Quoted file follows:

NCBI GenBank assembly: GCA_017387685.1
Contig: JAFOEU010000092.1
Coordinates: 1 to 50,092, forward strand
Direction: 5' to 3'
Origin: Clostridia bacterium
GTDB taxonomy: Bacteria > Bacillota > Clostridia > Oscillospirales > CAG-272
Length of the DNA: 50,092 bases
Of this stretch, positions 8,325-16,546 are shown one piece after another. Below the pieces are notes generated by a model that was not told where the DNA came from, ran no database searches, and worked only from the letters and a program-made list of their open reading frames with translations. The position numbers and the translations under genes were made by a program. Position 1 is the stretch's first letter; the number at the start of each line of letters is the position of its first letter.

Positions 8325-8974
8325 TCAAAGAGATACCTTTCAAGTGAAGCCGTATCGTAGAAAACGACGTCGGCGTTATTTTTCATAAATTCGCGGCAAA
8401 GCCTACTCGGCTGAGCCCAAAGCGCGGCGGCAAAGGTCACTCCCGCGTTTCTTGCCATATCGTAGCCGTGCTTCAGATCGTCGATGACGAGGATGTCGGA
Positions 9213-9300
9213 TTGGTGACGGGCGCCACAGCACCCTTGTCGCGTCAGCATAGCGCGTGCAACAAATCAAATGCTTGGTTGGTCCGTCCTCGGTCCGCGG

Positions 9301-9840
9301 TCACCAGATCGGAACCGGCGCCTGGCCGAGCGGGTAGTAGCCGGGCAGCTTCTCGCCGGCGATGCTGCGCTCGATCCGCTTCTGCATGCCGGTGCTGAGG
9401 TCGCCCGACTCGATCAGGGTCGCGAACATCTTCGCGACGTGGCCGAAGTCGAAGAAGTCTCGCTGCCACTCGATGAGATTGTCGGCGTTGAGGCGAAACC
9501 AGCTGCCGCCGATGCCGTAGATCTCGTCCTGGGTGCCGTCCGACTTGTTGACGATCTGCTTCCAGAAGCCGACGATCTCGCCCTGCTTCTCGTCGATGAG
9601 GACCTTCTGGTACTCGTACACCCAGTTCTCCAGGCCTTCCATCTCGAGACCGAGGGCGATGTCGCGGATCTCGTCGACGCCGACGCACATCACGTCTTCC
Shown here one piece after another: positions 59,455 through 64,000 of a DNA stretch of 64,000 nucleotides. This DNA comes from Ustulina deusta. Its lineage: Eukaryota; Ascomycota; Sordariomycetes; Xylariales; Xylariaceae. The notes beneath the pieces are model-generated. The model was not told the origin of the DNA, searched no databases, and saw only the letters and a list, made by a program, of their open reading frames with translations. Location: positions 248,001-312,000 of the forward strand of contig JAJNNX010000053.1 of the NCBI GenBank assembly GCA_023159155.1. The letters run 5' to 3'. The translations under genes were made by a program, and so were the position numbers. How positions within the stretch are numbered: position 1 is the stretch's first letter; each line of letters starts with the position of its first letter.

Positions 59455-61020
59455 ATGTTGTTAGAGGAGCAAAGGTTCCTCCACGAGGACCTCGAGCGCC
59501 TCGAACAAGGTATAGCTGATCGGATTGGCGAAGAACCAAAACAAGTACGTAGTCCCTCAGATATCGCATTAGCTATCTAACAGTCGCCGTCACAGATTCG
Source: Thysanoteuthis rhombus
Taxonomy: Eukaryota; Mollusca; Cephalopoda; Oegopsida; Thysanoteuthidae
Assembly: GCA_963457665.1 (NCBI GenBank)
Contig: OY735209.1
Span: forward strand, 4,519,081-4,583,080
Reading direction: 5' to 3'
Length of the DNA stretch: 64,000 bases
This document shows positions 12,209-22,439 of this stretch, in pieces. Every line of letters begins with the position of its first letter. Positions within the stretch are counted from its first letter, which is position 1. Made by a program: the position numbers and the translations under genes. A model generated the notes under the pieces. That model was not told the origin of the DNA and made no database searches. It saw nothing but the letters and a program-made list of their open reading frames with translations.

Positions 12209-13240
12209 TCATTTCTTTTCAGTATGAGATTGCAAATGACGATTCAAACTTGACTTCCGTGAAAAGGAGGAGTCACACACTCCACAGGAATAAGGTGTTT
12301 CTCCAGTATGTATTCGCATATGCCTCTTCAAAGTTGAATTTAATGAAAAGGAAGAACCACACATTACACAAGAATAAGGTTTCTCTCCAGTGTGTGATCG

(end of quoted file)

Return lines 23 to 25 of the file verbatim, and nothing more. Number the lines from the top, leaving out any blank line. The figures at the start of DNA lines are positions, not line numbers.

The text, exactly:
Source: Thysanoteuthis rhombus
Taxonomy: Eukaryota; Mollusca; Cephalopoda; Oegopsida; Thysanoteuthidae
Assembly: GCA_963457665.1 (NCBI GenBank)